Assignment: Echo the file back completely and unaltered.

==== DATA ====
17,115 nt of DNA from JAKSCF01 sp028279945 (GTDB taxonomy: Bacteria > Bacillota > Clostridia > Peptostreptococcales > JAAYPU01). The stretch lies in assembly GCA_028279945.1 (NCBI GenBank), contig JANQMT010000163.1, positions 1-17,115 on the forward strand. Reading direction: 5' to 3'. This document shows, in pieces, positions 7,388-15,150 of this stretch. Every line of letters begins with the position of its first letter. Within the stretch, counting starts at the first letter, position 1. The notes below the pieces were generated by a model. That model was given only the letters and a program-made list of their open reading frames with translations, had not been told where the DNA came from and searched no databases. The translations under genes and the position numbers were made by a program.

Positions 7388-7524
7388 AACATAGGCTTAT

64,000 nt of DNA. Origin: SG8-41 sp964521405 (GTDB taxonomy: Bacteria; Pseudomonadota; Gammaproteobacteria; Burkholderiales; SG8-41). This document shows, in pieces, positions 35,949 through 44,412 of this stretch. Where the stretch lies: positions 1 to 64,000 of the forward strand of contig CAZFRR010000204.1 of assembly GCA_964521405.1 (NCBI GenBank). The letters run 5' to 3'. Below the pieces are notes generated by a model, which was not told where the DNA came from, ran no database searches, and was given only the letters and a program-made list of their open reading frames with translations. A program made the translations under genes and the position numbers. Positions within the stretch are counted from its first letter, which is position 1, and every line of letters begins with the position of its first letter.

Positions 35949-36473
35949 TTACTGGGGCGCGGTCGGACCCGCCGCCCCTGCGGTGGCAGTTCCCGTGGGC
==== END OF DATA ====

17,115 nt of DNA from JAKSCF01 sp028279945 (GTDB taxonomy: Bacteria > Bacillota > Clostridia > Peptostreptococcales > JAAYPU01). The stretch lies in assembly GCA_028279945.1 (NCBI GenBank), contig JANQMT010000163.1, positions 1-17,115 on the forward strand. Reading direction: 5' to 3'. This document shows, in pieces, positions 7,388-15,150 of this stretch. Every line of letters begins with the position of its first letter. Within the stretch, counting starts at the first letter, position 1. The notes below the pieces were generated by a model. That model was given only the letters and a program-made list of their open reading frames with translations, had not been told where the DNA came from and searched no databases. The translations under genes and the position numbers were made by a program.

Positions 7388-7524
7388 AACATAGGCTTAT

64,000 nt of DNA. Origin: SG8-41 sp964521405 (GTDB taxonomy: Bacteria; Pseudomonadota; Gammaproteobacteria; Burkholderiales; SG8-41). This document shows, in pieces, positions 35,949 through 44,412 of this stretch. Where the stretch lies: positions 1 to 64,000 of the forward strand of contig CAZFRR010000204.1 of assembly GCA_964521405.1 (NCBI GenBank). The letters run 5' to 3'. Below the pieces are notes generated by a model, which was not told where the DNA came from, ran no database searches, and was given only the letters and a program-made list of their open reading frames with translations. A program made the translations under genes and the position numbers. Positions within the stretch are counted from its first letter, which is position 1, and every line of letters begins with the position of its first letter.

Positions 35949-36473
35949 TTACTGGGGCGCGGTCGGACCCGCCGCCCCTGCGGTGGCAGTTCCCGTGGGC